By Tom Lamia
I have spoken often in this monthly column about Maine, my home for the past six years. I have contrasted Maine characters and characteristics, with their counterparts in the West Village. Over time mental images of New York and the West Village have receded, while impressions of Maine have moved to the center. As this process has evolved, I have found that these monthly essays increasingly feature the impact of life on Maine and its people. The result has been more stories and observations about where I live now and fewer about the universe of my old home on Charles Street.
But, there is often a connecting thread in my thoughts, that finds its way into what I write, of ideas and forces that are common to both worlds.
For example, in recent years I have spoken proudly of admirable qualities often found in a solid Maine citizenry. A hardy character associated with Maine’s geography; the need to make the best of farming rocky soil, fishing in rough seas and finding buyers for hard won products in distant markets. Past columns have featured an early Bowdoin College professor turned Civil War general who plugged a gap in the Union lines at Gettysburg; quarry workers who cut granite blocks from coastal islands, loaded it on sailing ships and transported it to the Hudson River waterfront to build New York City structures and streets; and a diminutive bureaucrat from the northern edge of Maine who refused to authorize a security clearance for Trump’s son-in-law at the cost of her job.
Several of these columns have incorporated the stories of Maine politics and politicians who have stood out for their skills and courage on the national stage: Frances Perkins, Ed Muskie, George Mitchell, William Cohen, Angus King and Margaret Chase Smith. Each of these individuals set a high standard for integrity in public service.
The West Village can claim its own heroes in these matters: Alexander Hamilton is said to have died in a house on Jane Street the morning after being rowed back to New York following his mortal duel with Aaron Burr; Fiorello La Guardia, born in the Village, embodied in his life and political career the essence of New York character—ambition, confidence, progressive ideals and likeability—all in a diminutive, fearless physical package.
All were outspoken in their unwillingness to sit idle while society suffered fools.
Now, another Maine politician has a chance to join my list of stalwarts, one whose effort would gain my praise for political courage. I speak, of course, of Maine’s Senator Susan Collins, whose reputation for political courage was in tatters after she wrung her hands and gnashed her teeth repeatedly over whether or not to side with her party’s President on critical votes. In keeping the nation on tenterhooks while weighing her conscience against her future in politics, she managed to disappoint all sides and earn a reputation for insincerity and indecisiveness. She has now the chance to redeem her reputation after her party leader abandoned her out of spite over her announced refusal to vote for yet another of his Supreme Court nominees (Barrett) before the November election. This was her reward for her efforts to curry his favor with votes against his impeachment and for his prior controversial Supreme Court nominee (Kavanaugh). It is also a chance to salvage her political party and its historical principles. She can take her text from her predecessor Margaret Chase Smith.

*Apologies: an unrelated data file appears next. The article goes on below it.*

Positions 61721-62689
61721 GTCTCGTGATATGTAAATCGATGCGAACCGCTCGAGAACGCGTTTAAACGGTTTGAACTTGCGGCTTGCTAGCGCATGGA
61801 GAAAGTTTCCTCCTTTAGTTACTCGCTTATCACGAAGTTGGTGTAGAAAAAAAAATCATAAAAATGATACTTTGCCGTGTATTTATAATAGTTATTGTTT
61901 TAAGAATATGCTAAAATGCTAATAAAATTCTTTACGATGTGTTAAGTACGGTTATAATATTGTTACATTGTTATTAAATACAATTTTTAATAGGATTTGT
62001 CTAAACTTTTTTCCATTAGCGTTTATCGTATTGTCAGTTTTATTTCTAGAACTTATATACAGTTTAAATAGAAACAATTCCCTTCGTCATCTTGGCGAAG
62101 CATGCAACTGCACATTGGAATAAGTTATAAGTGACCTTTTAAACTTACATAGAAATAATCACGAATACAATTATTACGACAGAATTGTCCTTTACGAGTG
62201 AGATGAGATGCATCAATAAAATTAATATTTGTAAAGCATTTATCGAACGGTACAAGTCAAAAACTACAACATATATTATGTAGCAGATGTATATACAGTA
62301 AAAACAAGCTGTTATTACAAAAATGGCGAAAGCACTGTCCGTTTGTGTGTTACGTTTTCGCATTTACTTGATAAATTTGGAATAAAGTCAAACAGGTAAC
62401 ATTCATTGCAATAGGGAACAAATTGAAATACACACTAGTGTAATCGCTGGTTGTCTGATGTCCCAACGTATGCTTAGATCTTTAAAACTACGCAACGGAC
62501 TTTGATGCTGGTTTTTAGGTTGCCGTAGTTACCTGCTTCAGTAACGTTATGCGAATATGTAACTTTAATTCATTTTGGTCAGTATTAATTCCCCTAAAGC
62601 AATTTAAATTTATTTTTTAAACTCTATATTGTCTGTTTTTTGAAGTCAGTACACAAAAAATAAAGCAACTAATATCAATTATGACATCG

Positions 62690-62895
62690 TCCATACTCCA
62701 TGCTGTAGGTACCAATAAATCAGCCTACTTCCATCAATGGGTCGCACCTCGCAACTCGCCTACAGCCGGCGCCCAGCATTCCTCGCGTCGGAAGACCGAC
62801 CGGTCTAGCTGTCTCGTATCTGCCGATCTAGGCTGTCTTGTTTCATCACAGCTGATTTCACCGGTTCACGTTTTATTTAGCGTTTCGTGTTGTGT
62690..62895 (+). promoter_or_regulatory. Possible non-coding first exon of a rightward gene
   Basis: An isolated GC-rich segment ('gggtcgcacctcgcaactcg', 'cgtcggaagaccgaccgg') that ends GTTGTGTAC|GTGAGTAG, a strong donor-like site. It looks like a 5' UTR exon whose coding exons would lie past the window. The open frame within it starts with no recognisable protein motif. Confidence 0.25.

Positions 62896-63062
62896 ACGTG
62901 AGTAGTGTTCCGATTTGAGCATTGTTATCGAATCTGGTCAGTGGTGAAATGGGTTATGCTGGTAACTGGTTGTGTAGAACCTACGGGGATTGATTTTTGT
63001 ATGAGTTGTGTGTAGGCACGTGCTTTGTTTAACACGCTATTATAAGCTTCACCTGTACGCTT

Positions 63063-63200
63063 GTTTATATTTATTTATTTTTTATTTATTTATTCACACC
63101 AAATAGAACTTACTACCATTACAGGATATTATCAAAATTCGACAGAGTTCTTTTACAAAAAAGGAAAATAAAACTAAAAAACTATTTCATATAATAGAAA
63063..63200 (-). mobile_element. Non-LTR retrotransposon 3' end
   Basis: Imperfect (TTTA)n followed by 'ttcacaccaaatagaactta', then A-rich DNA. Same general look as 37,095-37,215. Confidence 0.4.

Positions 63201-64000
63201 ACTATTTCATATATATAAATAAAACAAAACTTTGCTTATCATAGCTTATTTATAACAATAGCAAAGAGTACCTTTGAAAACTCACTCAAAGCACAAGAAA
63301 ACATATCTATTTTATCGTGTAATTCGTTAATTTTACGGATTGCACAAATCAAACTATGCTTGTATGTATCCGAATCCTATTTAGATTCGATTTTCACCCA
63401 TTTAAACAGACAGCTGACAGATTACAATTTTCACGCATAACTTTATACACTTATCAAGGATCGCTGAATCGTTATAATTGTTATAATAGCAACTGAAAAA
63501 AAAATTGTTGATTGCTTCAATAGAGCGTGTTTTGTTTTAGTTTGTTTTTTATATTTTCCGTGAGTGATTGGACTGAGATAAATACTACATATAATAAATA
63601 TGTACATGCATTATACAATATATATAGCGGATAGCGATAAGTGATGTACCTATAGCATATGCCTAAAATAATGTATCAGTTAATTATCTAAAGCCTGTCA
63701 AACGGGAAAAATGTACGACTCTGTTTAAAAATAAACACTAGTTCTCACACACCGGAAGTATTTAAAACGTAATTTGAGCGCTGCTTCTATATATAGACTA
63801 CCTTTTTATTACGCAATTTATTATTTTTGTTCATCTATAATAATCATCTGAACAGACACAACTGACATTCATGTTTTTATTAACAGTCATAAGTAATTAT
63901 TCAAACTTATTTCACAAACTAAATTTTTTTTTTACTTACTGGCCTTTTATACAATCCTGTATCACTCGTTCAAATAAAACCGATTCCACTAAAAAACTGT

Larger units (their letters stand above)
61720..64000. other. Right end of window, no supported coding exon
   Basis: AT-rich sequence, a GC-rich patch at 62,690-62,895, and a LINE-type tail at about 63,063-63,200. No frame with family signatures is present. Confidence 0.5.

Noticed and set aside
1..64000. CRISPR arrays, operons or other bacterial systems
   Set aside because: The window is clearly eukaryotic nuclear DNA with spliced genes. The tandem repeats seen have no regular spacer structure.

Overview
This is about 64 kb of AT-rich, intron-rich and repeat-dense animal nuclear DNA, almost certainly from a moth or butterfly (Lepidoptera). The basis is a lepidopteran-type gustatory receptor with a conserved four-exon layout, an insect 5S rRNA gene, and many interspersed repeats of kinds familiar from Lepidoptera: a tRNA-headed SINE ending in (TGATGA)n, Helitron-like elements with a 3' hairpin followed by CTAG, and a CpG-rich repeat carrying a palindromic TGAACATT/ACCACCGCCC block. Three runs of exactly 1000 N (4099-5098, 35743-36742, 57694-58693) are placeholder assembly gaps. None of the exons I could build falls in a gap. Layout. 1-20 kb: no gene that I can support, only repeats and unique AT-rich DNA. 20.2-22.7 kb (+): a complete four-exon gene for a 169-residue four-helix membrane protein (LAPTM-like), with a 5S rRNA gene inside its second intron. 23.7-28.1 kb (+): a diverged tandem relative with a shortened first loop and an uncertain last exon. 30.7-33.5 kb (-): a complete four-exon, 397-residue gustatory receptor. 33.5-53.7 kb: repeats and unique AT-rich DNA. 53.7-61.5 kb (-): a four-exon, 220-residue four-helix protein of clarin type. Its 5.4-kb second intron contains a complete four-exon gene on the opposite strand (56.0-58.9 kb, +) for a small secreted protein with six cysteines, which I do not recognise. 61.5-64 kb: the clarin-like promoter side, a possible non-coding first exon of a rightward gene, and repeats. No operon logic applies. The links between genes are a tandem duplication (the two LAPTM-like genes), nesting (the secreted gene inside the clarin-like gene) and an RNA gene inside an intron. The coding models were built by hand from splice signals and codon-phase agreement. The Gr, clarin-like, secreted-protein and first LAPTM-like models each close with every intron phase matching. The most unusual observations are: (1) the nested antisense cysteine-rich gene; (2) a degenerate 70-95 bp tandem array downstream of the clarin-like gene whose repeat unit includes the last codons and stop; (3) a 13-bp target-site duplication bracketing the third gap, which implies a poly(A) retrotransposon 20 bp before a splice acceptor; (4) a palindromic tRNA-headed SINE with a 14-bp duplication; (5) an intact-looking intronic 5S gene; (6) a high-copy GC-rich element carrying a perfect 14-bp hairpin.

In 1950, in her second year in the U.S. Senate, Smith gave her “Declaration of Conscience” speech in the Senate. She did not mention Senator Joseph McCarthy, but spoke of her concern that “some members” were turning the Senate into “a forum of hate and character assassination.” She appealed for a return to “the right to independent thought” and to the principles of the Republican party, saying that the party should base its opposition to the Democrats on “proved cases” not “unproven charges.” Six Republican colleagues joined her; 35 remained silent. McCarthy reacted savagely, referring to Smith and her colleagues as “Snow White and the Six Dwarfs” and caused her to be removed from the Senate’s Permanent Subcommittee on Investigations, to be replaced by new Senator Richard Nixon. McCarthy and his allies took every opportunity to smear Smith thereafter—until a day four years later when the Senate effectively ended McCarthy’s career by voting to censure him.
The parallels between what Margaret Chase Smith of Maine faced in confronting a powerful and feared Republican Senator and a bloc of Republican colleagues who would not stand up to his bullying and falsehoods, and the situation faced by Republican senators today in their cowering devotion to a defeated President Trump needs no elaboration. If that freshman U.S. Senator from Maine could assert her independence and face the attacks that followed, should we not expect a five-term Senator from the same state to declare openly what is within her conscience and call out a man whose transgressions exceed those of McCarthy and whose effect on her Republican Party is every bit as malign? Collins would have the support of a handful of Republican colleagues in the Senate, as Smith did, and she would no doubt be viciously attacked by a great number of Republicans in the Senate and elsewhere.
She has only to say publicly that Trump lost in a free and fair election and his efforts to enlist election officials to “overturn” the result, are unconstitutional. Not so hard. She outpolled Trump in November by a large margin, so what can she now be afraid of? Mainers will appreciate such a demonstration of courage.